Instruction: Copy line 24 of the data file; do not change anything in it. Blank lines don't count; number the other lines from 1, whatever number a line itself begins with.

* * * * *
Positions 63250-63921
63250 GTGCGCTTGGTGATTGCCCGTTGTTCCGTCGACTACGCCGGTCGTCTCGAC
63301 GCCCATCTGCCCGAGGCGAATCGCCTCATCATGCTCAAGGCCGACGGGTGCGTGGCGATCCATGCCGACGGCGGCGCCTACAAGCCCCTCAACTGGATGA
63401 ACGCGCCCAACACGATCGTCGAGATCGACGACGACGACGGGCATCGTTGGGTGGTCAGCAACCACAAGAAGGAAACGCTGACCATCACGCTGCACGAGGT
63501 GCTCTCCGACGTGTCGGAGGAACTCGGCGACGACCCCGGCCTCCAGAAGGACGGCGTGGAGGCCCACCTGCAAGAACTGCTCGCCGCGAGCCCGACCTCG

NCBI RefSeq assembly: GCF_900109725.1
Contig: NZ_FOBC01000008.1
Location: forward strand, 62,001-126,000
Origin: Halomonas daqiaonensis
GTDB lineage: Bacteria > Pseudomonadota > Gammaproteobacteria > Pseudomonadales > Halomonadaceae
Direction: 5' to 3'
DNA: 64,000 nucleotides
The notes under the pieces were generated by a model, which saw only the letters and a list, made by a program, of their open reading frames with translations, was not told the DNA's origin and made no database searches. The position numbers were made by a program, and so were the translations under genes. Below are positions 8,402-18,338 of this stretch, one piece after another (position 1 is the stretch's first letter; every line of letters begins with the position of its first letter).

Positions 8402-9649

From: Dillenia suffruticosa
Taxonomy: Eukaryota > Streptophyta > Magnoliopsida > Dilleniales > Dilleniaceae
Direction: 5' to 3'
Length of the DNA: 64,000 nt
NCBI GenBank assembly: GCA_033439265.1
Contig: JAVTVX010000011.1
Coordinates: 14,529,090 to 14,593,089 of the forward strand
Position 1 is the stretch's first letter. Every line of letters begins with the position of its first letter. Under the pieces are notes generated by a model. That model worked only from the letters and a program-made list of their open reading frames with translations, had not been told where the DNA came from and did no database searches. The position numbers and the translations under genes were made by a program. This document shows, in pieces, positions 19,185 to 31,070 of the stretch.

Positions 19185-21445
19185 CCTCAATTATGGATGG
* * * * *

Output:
19185 CCTCAATTATGGATGG